“I haven’t forgotten all my manners,” Charlotte replied with her usual frankness. “I fear I am reaching an age when I cannot afford to wear an expression of boredom. It is terribly unflattering.”

Vespasia was quite openly amused, her smile warm. “It never does to look as if you are waiting for something,” she agreed. “Which is good. Women who are waiting are so tiresome. Who have you met?”

“The wife of the Portuguese ambassador,” Charlotte replied. “I liked her immediately. There is something unusual in her face. I’m sorry I shall probably never see her again.”

“Isaura Castelbranco,” Vespasia said thoughtfully. “I know little of her, thank heaven. I know too much about so many other people. A little mystery lends such charm, like the softness of the late afternoon or the silence between the notes of music.”

Charlotte was turning the thought over in her mind before replying when there was a sudden commotion a dozen yards away from them. Like those around her, she turned toward it. A very elegant young man with a sweep of fair hair took a step backward, raising his hands defensively, a look of disbelief on his face.

In front of him a girl in a gown of white lace stood alone, the skin of her bosom, neck and cheeks flushed red. She was very young, perhaps no more than sixteen, but of a Mediterranean darkness, and already the woman she would become was clear in the curves of her body.

Everyone around the two fell silent, either in embarrassment or possibly out of confusion, as if they had little idea what was happening.

“Really, you are quite unreasonable,” the young man said defensively, his voice light, trying to brush off the incident. “You misunderstood me.”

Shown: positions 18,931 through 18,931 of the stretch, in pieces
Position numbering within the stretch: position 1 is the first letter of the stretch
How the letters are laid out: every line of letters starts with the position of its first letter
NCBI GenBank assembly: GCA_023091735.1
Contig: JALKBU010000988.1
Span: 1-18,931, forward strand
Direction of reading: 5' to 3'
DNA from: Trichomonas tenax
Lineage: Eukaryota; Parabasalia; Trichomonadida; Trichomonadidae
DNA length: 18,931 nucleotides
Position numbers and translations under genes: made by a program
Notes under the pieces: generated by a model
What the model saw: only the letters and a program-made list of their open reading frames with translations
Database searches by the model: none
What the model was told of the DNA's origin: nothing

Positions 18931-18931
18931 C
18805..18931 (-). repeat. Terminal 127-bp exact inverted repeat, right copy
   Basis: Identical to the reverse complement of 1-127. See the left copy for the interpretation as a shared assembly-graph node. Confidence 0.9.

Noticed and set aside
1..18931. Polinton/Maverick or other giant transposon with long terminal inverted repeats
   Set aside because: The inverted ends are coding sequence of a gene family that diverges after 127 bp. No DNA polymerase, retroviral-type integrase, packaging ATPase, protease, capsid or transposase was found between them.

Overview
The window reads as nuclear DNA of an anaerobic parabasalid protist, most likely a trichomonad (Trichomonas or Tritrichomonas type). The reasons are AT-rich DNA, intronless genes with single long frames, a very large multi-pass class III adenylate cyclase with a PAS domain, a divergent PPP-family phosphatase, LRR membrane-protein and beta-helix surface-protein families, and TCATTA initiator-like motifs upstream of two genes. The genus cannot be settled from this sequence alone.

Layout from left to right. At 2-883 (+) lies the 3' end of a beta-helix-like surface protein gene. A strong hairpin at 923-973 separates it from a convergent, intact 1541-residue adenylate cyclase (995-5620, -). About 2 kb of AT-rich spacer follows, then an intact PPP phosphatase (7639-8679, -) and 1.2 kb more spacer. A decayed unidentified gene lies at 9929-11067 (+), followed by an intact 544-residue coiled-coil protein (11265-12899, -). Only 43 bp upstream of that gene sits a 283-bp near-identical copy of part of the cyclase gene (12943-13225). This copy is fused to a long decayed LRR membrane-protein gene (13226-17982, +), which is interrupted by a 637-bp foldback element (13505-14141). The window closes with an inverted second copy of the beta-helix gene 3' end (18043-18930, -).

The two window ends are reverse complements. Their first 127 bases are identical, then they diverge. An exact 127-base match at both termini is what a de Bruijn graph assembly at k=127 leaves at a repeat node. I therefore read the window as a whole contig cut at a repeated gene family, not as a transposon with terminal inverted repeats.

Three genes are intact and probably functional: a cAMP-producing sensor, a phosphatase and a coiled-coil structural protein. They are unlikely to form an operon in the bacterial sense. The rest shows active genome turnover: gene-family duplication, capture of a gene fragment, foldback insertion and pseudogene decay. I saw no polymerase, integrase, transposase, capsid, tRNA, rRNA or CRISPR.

The girl was not soothed at all. She looked angry, even a little frightened.

“No, sir,” she said in slightly accented English. “I did not misunderstand. Some things are the same in all languages.”

He still did not seem to be perturbed, only elaborately patient, as with someone who was being unintentionally obtuse. “I assure you, I meant it merely as a compliment. You must be used to such things?”

She drew in her breath to answer, but obviously could not find the words she wished.

He smiled, now openly amused at her, perhaps just a little mocking. He was good-looking in an unusual way. He had a strong and prominent nose and thin lips, but fine dark eyes.

“You’ll have to get used to admiration.” His look swept up and down her with just a fraction too much candor. “You’ll receive a great deal of it, I can promise you.”

The girl was shaking now. Even from where she stood, Charlotte could see that she had no idea how to deal with such inappropriate appreciation of her beauty. She was too young to have learned the necessary composure. It seemed her mother was not close enough to have overheard the exchange, and the young man, whom she now recognized as Neville Forsbrook, was very confident. His father was one of London’s foremost bankers and the family had wealth and status, and all the privilege that came with it. He was not used to being denied anything, most especially by a girl who was not even British.

Charlotte took a step forward, and felt Vespasia’s hand on her arm, restraining her.

The color had drained out of the girl’s face, leaving her ashen. “Leave me alone!” Her voice was shrill and a little too loud. “Don’t touch me!”

Neville Forsbrook laughed quite openly now. “My dear young lady, you are being ridiculous, and making something of a spectacle of yourself. I’m sure that is not what you wish.” He was smiling, and he took a step toward her, one hand out in front of him, as if to soothe.

The girl swung her hand wildly in an arc, catching his arm with hers and knocking it aside roughly. She swiveled around to escape, lost her balance and almost fell against another young woman, who promptly screamed and flung herself into the arms of a startled young man close to her.